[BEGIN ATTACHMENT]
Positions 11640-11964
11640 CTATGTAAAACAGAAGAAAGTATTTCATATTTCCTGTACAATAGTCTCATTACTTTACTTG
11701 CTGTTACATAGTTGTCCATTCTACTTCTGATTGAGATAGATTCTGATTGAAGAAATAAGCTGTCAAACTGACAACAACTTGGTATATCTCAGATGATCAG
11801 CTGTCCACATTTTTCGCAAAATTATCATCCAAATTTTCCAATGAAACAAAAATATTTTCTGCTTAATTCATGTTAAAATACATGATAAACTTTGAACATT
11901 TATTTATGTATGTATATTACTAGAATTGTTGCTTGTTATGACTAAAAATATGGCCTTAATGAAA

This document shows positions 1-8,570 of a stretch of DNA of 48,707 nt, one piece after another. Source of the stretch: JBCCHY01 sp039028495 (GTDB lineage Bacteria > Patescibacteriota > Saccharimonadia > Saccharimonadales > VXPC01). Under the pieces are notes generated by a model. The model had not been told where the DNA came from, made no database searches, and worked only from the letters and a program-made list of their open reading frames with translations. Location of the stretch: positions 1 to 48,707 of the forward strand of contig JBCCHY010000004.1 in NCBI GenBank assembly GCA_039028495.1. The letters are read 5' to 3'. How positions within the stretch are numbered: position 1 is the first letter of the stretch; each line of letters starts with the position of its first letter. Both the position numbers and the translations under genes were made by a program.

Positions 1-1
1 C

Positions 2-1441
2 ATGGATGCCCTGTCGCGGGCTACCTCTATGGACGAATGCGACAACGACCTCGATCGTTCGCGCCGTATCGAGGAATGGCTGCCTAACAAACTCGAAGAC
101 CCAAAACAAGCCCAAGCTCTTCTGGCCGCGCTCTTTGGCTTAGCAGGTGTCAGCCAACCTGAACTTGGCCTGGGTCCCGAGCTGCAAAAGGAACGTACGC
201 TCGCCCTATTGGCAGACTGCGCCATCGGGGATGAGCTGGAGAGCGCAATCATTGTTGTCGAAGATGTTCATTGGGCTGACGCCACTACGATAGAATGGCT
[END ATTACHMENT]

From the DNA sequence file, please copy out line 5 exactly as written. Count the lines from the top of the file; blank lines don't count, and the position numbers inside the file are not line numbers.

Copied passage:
11901 TATTTATGTATGTATATTACTAGAATTGTTGCTTGTTATGACTAAAAATATGGCCTTAATGAAA